Laing Parent LLP

Power of Attorney for Property

March 28, 2015 | Comments Off on Power of Attorney for Property

CONTINUING POWER OF ATTORNEY FOR PROPERTY

Continuing Power of Attorney for Property is a document that you utilize to give someone else the authority to act and make decisions for you.  The Continuing Power of Attorney for Property authorizes someone else to take care of the “business” of your life, if you are no longer able to do it yourself.  What I mean by the “business” of your life is the day-to-day process of looking after your affairs.  Your inability to do it yourself can arise as the result of a future incapacity on your part, arising because of an accident, illness, or just plain old age and infirmity.

Continuing Power of Attorney for Property enables you to exert a measure of control over your financial affairs even if you are no longer mentally or physically capable of making decisions relative to your financial affairs.

Continuing Power of Attorney for Property can specify when it becomes effective.  It can state that it is in full force and effect the moment it is signed, or it can state that it is triggered to become effective at a later date or in the event something happens.  For example, it can state that it becomes effective the moment your family physician declares you to be mentally incompetent.

The idea is that if you become incapable, for example if you contracted Alzheimers Disease, someone that you trust is able to do all the things that you would do if you could do them yourself.  In other words, whether you are sick or not, someone has to pay the utilities bills, file your tax returns, renew your mortgage, etc..  This is what the Property Power of Attorney lets you do.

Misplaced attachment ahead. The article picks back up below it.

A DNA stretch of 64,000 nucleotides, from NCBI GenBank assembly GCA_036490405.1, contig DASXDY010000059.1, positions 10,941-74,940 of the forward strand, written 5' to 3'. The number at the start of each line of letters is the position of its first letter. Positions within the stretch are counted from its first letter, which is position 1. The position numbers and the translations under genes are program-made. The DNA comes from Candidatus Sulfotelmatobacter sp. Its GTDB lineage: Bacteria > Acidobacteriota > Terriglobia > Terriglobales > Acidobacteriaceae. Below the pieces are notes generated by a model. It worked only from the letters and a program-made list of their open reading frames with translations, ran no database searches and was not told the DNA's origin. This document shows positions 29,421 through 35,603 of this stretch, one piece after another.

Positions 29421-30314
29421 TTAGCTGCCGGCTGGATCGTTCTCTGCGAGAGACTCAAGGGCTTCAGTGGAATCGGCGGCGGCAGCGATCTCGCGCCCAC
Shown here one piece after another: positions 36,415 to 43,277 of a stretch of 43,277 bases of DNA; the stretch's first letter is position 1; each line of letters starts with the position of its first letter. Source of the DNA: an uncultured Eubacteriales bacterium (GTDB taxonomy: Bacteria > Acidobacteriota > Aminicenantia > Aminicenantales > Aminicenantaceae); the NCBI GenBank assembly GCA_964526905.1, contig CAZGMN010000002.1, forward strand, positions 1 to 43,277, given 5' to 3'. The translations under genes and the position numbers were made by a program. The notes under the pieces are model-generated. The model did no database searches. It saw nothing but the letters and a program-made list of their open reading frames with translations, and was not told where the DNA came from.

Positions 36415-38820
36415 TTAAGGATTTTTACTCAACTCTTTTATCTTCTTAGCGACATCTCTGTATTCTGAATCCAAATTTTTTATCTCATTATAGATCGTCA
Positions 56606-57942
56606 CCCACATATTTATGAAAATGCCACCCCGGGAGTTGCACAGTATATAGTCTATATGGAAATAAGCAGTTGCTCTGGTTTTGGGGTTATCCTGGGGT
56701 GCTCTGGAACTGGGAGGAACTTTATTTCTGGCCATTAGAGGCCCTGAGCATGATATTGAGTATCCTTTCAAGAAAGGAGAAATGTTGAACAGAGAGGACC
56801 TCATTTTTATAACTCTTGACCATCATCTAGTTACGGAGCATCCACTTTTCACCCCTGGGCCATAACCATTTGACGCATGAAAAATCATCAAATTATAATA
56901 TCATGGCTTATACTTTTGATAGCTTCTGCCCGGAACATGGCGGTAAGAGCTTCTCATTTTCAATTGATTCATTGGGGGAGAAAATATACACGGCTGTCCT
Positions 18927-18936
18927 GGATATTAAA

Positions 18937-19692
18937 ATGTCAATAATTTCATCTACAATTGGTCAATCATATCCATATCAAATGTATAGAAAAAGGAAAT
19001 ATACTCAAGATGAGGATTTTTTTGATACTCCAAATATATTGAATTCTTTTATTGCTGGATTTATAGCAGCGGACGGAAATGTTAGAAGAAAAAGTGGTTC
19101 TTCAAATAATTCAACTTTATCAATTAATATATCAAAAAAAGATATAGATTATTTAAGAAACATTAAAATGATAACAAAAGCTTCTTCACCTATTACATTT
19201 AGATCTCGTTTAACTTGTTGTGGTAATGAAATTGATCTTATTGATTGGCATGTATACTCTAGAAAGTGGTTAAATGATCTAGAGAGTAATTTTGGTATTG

A lot of people are under the false impression that their spouse automatically has the right and authority to speak for you if you are incapacitated.  This is simply not true.  If you do not have a proper Power of Attorney, no one has authority to speak for you unless and until the government says so.  Under Ontario’s Substitute Decisions Act, 1992, your spouse does not have an automatic right to act as your Trustee or Attorney.  If you do not have a proper Power of Attorney at the time of your incapacity, your family will have to apply to the Courts for an appointment to be made the legal guardian of your estate.  If your family does not apply, or cannot agree on who should act as your Attorney, then the government will take on the task, and charge fees to your estate accordingly.

Of course, the government is not actually out there trying to take over the affairs of its citizens, and the spouse will get the appointment so long as there is no challenge from some other family member.  However, the whole process is unnecessary and costly, both in time and money.  It can easily be avoided just by having a proper Continuing Power of Attorney for Property prepared.

When I say a “proper” Power of Attorney, I am talking about one that is properly prepared and complies with the law.  It is of course possible to write one up yourself or download one off of the internet, or buy a cheap program at the bookstore.  However, these might not be proper.  You must remember that fraud by Power of Attorney is a large and ever increasing problem.  Think about it: what could be a better licence to steal?  Forget all the problems you hear about with identity fraud and people charging televisions to your credit card.  What about someone that makes an appointment at your bank, provides the clerk with a document purporting to be a Continuing Power of Attorney for Property, with what appears to be your signature on it, and they cash out all your GICs?